One afternoon that spring, James Farmer went for a walk with George Houser, a white friend. They stopped on the South Side for coffee and donuts at Jack Spratt’s Coffee Shop. There, the counterman made them wait while almost no one else was in the restaurant and tried to charge them a dollar per were selling for a nickel. Ultimately, the counterman threw their money on the floor and ordered them out of the shop. Farmer, Houser, and others staged a successful sit-in at Jack Spratt’s Coffee Shop, thus being the first direct action of CORE.[12] This sit-in was the first race relations sit-in in America.[13] This incident and the memo were the motivation for CORE, at the time, the Committee on Racial Equality.[14]

In 1942, James Farmer co-founded CORE with an interracial group of University of Chicago students.[15] CORE had two guiding principles at the start that remained for the next two decades. The first being “a commitment to nonviolent direct action on the Gandhian model.”[16] The second being “an equally strong insistence upon interracial efforts to attain the goal of a fully integrated, egalitarian society.”[17] At the onset, CORE was named the Committee of Racial Equality, but later was renamed the Congress of Racial Equality.[18]

Farmer married Dolores Winifred Inez Christie on April 19, 1946. They divorced over a year later, in November 1947, after she had a miscarriage and he had an affair. In May of 1949, Farmer remarried to actress Lulu A. Peterson, a white woman who was a member of CORE. The two had twins, a son and a daughter, who both passed away after premature births.[19] They later had two daughters, Tami and Abbey.[20]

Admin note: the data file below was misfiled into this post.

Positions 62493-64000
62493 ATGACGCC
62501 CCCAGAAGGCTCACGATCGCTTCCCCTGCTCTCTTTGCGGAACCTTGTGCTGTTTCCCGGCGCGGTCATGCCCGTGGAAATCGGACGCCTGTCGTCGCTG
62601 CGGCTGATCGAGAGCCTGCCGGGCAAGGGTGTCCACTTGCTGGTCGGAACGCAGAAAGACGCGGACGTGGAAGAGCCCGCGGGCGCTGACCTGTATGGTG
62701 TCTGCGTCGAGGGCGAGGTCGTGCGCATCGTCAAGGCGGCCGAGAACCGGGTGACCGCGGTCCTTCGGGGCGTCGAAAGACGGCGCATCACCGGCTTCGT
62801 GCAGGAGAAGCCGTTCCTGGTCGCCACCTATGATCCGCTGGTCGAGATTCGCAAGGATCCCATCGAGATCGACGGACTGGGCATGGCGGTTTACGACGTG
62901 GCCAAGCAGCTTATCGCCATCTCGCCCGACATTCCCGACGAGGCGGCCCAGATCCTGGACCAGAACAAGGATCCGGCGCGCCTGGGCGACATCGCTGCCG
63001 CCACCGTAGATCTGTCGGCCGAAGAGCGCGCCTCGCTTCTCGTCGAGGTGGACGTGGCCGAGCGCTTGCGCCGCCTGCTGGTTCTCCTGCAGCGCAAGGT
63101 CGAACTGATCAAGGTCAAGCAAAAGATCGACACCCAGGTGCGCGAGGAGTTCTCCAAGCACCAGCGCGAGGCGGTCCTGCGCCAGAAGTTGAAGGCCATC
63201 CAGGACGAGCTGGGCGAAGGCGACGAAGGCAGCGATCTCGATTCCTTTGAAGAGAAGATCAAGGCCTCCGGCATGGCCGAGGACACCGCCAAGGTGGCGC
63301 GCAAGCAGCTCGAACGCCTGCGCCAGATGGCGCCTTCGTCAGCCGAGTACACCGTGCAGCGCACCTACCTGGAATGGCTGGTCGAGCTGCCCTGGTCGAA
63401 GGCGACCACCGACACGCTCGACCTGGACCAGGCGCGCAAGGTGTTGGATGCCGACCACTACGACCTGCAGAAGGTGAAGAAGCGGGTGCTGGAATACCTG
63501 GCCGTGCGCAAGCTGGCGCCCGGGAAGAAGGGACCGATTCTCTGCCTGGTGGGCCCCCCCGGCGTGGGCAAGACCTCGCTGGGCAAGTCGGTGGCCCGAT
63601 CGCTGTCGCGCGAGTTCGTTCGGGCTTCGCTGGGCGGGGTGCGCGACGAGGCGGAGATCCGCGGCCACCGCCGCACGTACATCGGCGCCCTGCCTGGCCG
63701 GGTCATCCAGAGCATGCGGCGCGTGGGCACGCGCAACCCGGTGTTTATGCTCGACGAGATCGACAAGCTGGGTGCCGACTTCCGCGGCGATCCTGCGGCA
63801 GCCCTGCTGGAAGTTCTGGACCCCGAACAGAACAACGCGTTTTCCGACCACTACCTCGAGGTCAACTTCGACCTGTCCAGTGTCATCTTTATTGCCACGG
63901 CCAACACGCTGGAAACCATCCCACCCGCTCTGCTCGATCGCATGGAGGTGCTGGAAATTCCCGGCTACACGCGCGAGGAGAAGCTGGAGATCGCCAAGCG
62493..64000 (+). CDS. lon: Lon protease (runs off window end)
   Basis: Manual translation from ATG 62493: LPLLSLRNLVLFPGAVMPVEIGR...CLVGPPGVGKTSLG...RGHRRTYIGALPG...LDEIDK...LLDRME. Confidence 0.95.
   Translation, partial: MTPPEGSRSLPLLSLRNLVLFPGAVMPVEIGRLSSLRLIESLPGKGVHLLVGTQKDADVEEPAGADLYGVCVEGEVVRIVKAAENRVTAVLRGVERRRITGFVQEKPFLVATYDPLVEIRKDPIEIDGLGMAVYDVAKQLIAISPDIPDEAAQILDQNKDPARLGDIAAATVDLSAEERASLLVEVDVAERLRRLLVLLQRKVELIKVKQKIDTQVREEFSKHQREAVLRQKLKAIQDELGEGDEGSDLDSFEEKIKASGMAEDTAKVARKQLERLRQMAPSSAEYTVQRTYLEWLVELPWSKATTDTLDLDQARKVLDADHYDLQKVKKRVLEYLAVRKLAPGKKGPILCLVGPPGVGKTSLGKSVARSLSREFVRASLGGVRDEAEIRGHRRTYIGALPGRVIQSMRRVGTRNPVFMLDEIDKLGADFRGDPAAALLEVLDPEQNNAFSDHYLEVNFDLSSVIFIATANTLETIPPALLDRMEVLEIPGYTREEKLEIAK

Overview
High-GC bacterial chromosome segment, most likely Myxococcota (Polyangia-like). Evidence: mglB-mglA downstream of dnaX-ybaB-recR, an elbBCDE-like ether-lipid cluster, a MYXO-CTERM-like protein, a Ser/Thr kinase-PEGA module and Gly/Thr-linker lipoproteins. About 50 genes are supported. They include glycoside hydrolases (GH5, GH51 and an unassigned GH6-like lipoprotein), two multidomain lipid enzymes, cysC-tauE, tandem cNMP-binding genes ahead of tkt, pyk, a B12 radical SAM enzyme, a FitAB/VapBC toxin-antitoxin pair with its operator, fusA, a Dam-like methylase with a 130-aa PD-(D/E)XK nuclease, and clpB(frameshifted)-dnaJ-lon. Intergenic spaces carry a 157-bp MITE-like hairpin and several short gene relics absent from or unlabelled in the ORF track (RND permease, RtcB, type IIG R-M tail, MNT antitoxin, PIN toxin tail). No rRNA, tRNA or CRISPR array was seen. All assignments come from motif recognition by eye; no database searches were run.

James Farmer became the first national director of the Congress of Racial Equality in 1961. This was the same year he mobilized CORE to conduct interracial freedom rides.[21] Up until Farmer was appointed national director, the organization was overwhelmingly middle class, with the highest offices being filled by whites.[22] By this time, there was a membership of over 82,000 and 114 local groups making up CORE.[23] Farmer was arrested several times and even imprisoned throughout his life due to protesting. In 1961, during the Freedom Rides, a lot of violent resistance was faced. Farmer and the riders were arrested in Jackson, Mississippi, while integrating a restaurant at the bus terminal, and they refused to make bond, spending 40 days in the Parchman State Penitentiary. Two years later, Farmer was imprisoned in Plaquemine, Louisiana, for protesting police brutality. This imprisonment prevented Farmer from speaking at The March on Washington in 1963, where Martin Luther King gave his “I Have a Dream” speech. James Farmer stepped down as the national director of the Congress of Racial Equality in 1966.[24] Farmer regarded CORE as having an excessively pro-leftest position in Angloa’s civil war in 1975, siding with the Marxist faction, ultimately leading him to resign from CORE in 1976.[25]